People search sites sell your personal information to anyone for pocket change. Here's how to protect yourself.
Violet Blue unapologetically covers the intersection of tech trends and media stories about corruption, hypocrisy and redemption from tech's fault line, San Francisco.
Ms. Violet Blue (tinynibbles.com, @violetblue) is a freelance investigative reporter on hacking and cybercrime at Zero Day/ZDNet, CNET and CBS News, as well as a noted sex columnist. She has made regular appearances on CNN and The Oprah Winfrey Show and is regularly interviewed, quoted, and featured in a variety of publications that includes ABC News and the Wall Street Journal. She has authored and edited award-winning, best selling books in eight translations and has been a sex columnist for the San Francisco Chronicle. She has given keynote talks at such conferences as ETech, LeWeb, and the Forbes Brand Leadership Conference, and has given two Tech Talks at Google. In 2010, the London Times named Blue one of “40 bloggers who really count.” Ms. Blue is the author of The Smart Girl's Guide to Privacy. Violet Blue bio courtesy of TTI Vanguard.
People search services provide the general public with a dangerous amount of personal information about you. Here's how to opt-out of most - for now.
Notorious online collective Anonymous ("hacktivists") have vowed to destroy Facebook this November 5. Is Google Plus partly to blame?
A bill now makes the online activity of every American available to authorities upon request under the guise of protecting children from pornography.
Saturday's Google Plus user account deletion purge plunged the new social network into a crisis of user trust: the community wants it fixed.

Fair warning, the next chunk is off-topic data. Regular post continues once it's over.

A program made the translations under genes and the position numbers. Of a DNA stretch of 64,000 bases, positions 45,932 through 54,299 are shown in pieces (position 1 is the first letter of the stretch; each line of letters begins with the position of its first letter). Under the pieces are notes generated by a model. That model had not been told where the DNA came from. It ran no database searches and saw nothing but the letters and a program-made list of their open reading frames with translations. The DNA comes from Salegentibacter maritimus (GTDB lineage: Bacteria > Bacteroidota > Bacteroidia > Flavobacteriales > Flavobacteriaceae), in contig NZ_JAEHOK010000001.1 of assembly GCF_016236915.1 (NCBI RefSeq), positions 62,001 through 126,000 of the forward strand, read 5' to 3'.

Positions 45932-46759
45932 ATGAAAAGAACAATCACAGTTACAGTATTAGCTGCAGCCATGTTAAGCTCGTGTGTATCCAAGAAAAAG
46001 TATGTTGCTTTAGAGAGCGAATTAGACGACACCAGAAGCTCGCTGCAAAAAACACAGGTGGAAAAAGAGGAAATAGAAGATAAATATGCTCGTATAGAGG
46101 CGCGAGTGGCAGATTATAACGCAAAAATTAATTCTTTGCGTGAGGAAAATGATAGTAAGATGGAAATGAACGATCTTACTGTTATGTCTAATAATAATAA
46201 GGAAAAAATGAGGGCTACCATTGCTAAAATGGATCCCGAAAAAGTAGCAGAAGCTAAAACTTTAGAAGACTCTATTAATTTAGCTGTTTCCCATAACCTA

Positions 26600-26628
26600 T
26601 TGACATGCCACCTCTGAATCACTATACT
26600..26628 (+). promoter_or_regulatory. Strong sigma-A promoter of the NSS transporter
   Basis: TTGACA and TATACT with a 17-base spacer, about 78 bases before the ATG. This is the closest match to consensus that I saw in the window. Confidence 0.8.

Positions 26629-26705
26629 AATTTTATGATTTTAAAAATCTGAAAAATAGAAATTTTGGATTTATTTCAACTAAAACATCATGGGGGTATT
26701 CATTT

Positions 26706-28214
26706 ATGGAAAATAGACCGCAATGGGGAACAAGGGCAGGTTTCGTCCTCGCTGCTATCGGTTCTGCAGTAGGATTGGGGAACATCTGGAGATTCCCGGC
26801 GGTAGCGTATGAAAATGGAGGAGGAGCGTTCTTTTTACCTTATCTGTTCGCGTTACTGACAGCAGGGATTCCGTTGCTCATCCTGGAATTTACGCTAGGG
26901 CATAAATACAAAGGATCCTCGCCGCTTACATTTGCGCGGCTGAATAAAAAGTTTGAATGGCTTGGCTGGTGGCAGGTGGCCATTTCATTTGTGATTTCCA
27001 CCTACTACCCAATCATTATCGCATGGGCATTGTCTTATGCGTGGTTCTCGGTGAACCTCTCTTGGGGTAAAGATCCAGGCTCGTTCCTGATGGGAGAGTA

A number of Google+ accounts have been deleted in the last 24 hours as the new social network struggles with real name policy.
Google's fun new social network Google Plus is growing fast and its Achilles' Heel is NSFW content. Will Google+ be safe for adults?
California's internet tax battle reveals a clash of retail titans Amazon.com and Wal-Mart, making pawns out of American booksellers and consumers.
Porn industry leaders held an expert/legal summit with .XXX's rep as the new TLD readies for launch. The Q&A to form adult's business plans for .XXX did not go well.
Open source software package Pantyshot sparked censorship and gender upheaval in the FOSS community: more that its original author is a woman resigning FOSS, and its current author is remorseless.
California joined other states in passing its own e-commerce affiliate tax law; Amazon.com responded by dropping all CA affiliates. Scrambling for tax money, states are trying to redefine 'physical presence' - and Amazon thinks it's unconstitutional.
Leading adult Android app creators and distributors MiKandi released the first app to combine game mechanics and explicit content. Violet Blue was happy to find out that the Femjoy Android App also happens to be tasteful and smart.
Adafruit Industries has released their first in a line of original, open-source jewelry: iCufflinks.
WWDC 2011 lacked innovation and exemplified a monoculture that casts the closing of Apple's Jobs-era legacy in a light of exclusivity, hostility, and heartfelt angst among those who felt that Apple's core strength was in its embrace of outsiders.
With the announcement at Apple's WWDC 2011 regarding iCloud music service (for a fee), those who get to play with Google's Music (Beta) - and general music lovers - are distinctly unimpressed.